Then the people who posted the ad on Amazon are clueless.
a complex blend of natural oils, specialist resins and surface enhancing additives


it is more like a varnish but in a gel form in the tin.

Here is another quote
The protection of polyurethane and the beauty of wax- without the problem of either. Can be applied in minutes with just a cloth.


I really do think that is has been poorly marketed and advertised over the years. Unfortunately I cannot find a magazine review I know I had many years ago. I have never seen a bad forum comment from anyone who has used it.

It is worth a punt, IMHO
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Re: Varnish

Postby Rod » 04 Jan 2017, 13:12

In the past I've never been too concerned if the finish darkened the wood, in fact when I made this table in sycamore, I wanted it to look like maple. Finished with 7 coats of Sam Maloof's mixture:

Image

Image

On our old pine kitchen table, which was already a honey colour, I used a very tough water based varnish by AzkoNobel which sadly is no longer made.

Image

For smaller items I've used osmo polyx or thinned downed PU varnish which I sometimes waxed.
For turned items I've used acrylic lacquer or burnishing cream and waxes.

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Re: Varnish

Postby Doug » 04 Jan 2017, 19:14

Mike G wrote:
Doug wrote:For internal I've used acrylic lacquer for the last 8 odd years & have been very happy with it, easy to apply & control the sheen.


Is this waterbased? What about it turning orange over time? Could you name the brand and product?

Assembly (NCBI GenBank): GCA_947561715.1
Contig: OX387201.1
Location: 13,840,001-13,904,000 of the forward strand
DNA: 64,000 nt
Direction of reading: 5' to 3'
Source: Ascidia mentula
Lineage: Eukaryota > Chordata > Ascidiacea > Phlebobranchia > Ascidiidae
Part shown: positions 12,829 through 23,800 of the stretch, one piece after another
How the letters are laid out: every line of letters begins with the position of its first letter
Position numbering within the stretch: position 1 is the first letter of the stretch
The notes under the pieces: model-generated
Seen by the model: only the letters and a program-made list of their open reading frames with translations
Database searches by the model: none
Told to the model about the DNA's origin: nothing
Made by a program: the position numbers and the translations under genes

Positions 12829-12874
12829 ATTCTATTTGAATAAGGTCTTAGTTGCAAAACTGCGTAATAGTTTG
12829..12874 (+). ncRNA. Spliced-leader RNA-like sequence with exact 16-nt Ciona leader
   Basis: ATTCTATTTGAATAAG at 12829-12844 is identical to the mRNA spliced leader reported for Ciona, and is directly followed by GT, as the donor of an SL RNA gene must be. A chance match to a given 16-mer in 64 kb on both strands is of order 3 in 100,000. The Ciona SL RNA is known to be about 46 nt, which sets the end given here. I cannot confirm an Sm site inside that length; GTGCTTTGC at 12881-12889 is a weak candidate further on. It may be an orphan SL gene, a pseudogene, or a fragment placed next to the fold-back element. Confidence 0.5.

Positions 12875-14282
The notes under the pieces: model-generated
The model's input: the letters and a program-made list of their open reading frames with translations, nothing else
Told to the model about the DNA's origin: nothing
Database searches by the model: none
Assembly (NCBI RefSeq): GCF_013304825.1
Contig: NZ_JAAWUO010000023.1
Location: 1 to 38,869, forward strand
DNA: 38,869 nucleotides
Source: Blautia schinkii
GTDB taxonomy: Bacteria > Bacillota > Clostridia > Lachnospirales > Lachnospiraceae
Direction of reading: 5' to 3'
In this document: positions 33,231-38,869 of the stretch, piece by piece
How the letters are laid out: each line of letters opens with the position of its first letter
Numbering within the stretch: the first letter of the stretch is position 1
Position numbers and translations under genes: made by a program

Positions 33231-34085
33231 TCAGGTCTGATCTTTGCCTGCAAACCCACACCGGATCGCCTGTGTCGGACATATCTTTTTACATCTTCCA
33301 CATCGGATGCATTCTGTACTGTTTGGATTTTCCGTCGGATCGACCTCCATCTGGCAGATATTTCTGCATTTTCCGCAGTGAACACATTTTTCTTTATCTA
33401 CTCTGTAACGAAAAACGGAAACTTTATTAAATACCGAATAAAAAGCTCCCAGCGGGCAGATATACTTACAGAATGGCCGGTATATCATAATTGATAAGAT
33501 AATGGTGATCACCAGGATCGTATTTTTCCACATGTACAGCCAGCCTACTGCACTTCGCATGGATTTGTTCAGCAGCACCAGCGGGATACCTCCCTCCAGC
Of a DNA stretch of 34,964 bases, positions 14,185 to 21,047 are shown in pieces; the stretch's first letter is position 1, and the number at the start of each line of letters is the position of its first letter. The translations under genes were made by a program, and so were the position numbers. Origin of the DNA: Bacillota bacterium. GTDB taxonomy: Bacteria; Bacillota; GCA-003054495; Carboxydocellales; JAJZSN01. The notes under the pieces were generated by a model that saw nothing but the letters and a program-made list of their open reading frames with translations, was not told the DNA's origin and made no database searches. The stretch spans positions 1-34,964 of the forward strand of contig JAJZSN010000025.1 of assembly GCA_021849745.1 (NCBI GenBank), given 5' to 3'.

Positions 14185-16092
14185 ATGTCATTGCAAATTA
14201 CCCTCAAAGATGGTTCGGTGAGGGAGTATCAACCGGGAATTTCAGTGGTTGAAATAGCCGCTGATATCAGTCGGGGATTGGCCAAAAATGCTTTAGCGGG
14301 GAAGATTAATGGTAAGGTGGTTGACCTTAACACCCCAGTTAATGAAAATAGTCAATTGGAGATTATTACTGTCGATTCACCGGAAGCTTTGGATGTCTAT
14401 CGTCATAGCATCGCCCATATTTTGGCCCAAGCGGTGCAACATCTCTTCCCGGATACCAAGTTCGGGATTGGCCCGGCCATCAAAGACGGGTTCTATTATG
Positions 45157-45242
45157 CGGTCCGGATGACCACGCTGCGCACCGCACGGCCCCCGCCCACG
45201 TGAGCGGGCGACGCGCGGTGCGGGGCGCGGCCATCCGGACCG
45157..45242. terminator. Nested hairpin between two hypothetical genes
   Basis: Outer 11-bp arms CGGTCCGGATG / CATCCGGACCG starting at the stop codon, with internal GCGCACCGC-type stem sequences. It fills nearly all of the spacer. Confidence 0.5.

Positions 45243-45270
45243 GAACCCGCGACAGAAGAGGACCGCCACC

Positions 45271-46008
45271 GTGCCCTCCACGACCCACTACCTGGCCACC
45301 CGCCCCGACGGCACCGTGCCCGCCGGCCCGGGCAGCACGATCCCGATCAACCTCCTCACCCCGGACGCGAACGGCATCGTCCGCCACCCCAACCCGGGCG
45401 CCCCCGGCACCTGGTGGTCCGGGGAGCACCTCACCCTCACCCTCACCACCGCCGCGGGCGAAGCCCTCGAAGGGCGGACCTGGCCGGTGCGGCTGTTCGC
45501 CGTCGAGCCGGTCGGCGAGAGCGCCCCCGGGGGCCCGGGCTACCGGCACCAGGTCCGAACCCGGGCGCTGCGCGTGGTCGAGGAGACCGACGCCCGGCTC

Yes it is s water based, if your memory stretches back to the days of Get Woodworking 9 years ago & the ash bed I made for my son, I finised that with Chestnuts acrylic lacquer as at the time it was recommended on the forum as the best finish for resisting yellowing.
Whilst the Ash is definitely darker than when I made the bed it has really held up well & I think the recommendation was spot on, hence me still using it.

These are 3 Olive Ash tables made last year that I also finished with Chestnuts acrylic lacquer, I've knocked the gloss sheen back with very fine Webrax as I didn't want a very glossy finish.

Image
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Re: Varnish

Postby Pinch » 04 Jan 2017, 20:58

I couldn't find anything on Ronseal's data sheet about the prevention of yellowing, but thinking about it, I wouldn't worry. Ronseal everytime - Ultra Tough in matt, satin or gloss. Brush applied, roller applied, cloth applied. It's not ridiculously expensive and it looks great when finished. Just the job. 8-)